Sidekicks: A study of companions in eighteenth- and nineteenth -century American novels

Ann Marie B Cameron, Purdue University


This study examines the role of the sidekick in the following American novels: The Female Quixote (1752) by Charlotte Lennox, Female Quixotism (1801) by Tabitha Tenney, Modern Chivalry (1792–1797) by Hugh Henry Brackenridge, Paul Felton (1822) by Richard Henry Dana, Koningsmarke (1823) and The Dutchman's Fireside (1831), both by James Kirke Paulding, Horse-Shoe Robinson (1835) by John Pendleton Kennedy, George Balcombe (1836) by Nathaniel Beverley Tucker, Lafitte (1836) by Joseph Holt Ingraham, The Narrative of Arthur Gordon Pym (1838) by Edgar Allan Poe, The Scarlet Letter (1850) by Nathaniel Hawthorne, and Adventures of Huckleberry Finn (1884) by Mark Twain. The sidekick has a long tradition, going back to such epic works as The Iliad and Gilgamesh, but the character appears in one of its most celebrated forms in Cervantes' Don Quixote. Don Quixote and Sancho Panza not only provide a prototype of the master and sidekick, but they directly influence both English and American novels. In the American novels being considered, sidekicks transform from direct imitations of Sancho Panza into mentors, rustic scouts, or even daemonic/demonic characters bent on harming their masters or mistresses. In these forms, the sidekick raises concerns about education and miseducation of the hero, initiation into adulthood, and the role of the trickster, masquerade, and deception in the formation of character. The sidekick may also appear as multiple, specialized characters in the same work. Mikhail Bakhtin's analysis of heteroglossia in the novel helps explain the important dialogic, thematic, generic, and narrative functions the sidekick provides. The development of the sidekick figure also roughly parallels concerns with the nature of authority during both the American Revolution and the Civil War and challenges the patriarchal authority of both the father and the southern Cavalier. Sidekicks begin to assume more responsibility and authority as they move farther and farther away from the mere functionaries and servants of earlier novels. ^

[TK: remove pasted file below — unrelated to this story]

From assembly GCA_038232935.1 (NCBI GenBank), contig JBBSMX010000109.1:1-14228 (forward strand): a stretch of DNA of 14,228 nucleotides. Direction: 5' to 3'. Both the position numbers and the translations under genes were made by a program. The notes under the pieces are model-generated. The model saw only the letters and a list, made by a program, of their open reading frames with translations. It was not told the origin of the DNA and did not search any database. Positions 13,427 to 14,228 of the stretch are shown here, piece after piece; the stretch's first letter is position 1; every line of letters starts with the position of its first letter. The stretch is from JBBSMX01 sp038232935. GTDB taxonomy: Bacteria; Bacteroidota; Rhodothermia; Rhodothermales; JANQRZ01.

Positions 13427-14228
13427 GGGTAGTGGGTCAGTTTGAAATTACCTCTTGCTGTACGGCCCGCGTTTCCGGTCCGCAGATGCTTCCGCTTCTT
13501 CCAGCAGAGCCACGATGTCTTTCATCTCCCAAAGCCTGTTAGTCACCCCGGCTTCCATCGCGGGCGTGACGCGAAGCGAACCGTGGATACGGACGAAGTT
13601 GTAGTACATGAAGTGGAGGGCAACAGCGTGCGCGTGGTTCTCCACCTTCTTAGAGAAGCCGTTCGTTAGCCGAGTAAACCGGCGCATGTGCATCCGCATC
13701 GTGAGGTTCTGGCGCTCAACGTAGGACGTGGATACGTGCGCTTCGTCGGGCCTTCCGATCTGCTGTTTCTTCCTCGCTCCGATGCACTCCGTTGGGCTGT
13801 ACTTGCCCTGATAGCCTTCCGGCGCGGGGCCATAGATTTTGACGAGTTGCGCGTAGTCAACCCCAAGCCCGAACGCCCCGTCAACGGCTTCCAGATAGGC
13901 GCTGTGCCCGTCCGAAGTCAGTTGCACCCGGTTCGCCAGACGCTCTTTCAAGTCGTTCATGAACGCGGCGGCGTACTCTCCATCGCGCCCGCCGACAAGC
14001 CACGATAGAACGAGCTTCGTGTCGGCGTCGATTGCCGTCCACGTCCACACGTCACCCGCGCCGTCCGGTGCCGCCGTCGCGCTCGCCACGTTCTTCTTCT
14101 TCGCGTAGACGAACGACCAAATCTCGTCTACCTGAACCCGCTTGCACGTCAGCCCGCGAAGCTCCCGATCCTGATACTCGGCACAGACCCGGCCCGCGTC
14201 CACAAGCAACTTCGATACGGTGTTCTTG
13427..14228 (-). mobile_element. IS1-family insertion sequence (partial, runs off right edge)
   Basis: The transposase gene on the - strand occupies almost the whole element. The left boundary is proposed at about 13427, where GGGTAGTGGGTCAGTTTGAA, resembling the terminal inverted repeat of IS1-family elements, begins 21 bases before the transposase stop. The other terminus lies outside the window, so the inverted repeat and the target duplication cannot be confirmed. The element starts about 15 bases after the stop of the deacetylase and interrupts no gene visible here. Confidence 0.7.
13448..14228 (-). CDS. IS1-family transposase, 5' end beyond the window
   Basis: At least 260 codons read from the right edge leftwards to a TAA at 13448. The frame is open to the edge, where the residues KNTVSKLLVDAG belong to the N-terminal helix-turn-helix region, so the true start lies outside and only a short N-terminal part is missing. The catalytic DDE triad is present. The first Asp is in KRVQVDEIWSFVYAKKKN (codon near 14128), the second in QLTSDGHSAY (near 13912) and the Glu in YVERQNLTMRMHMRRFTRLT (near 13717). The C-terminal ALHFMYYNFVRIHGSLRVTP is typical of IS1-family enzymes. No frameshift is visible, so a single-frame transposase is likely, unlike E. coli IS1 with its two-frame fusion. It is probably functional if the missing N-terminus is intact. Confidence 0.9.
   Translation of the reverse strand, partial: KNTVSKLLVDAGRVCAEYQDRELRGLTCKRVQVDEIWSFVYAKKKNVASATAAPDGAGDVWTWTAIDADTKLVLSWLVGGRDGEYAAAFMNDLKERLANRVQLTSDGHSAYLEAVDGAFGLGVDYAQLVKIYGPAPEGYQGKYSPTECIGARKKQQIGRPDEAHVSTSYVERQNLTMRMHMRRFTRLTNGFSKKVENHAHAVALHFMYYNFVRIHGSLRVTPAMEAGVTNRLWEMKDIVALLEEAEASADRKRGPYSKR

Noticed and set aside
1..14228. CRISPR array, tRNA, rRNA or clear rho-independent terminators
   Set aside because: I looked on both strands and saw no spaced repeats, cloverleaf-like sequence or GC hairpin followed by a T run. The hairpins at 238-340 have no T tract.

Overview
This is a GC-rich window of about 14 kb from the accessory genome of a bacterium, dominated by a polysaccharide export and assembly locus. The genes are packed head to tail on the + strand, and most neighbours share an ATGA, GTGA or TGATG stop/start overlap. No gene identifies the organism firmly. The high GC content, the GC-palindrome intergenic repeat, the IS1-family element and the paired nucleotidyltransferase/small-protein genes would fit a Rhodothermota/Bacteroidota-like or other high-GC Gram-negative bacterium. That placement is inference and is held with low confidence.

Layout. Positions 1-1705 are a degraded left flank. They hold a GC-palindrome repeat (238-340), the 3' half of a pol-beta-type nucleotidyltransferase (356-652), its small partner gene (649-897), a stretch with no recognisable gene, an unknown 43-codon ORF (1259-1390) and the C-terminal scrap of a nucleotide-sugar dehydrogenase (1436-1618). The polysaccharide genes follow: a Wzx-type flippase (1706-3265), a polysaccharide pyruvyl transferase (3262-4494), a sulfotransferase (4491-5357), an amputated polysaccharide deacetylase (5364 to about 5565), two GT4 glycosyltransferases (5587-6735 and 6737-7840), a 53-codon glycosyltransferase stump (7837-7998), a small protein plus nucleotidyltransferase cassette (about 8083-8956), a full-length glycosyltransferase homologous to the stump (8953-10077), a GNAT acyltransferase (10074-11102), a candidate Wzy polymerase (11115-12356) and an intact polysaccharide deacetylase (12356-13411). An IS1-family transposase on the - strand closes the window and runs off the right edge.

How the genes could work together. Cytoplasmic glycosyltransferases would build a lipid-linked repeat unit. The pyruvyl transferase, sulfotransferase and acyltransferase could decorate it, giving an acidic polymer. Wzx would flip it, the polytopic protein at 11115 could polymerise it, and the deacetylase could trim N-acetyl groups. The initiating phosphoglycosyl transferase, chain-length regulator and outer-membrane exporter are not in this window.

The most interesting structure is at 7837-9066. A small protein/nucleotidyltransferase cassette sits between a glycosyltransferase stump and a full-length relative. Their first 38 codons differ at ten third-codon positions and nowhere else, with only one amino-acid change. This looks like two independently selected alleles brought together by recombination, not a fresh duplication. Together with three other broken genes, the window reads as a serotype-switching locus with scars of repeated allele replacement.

Major Professors: G. Richard Thompson, Purdue University, Cheryl Z. Oreovicz, Purdue University.

Subject Area

Literature, American

Off-Campus Purdue Users:
To access this dissertation, please log in to our
proxy server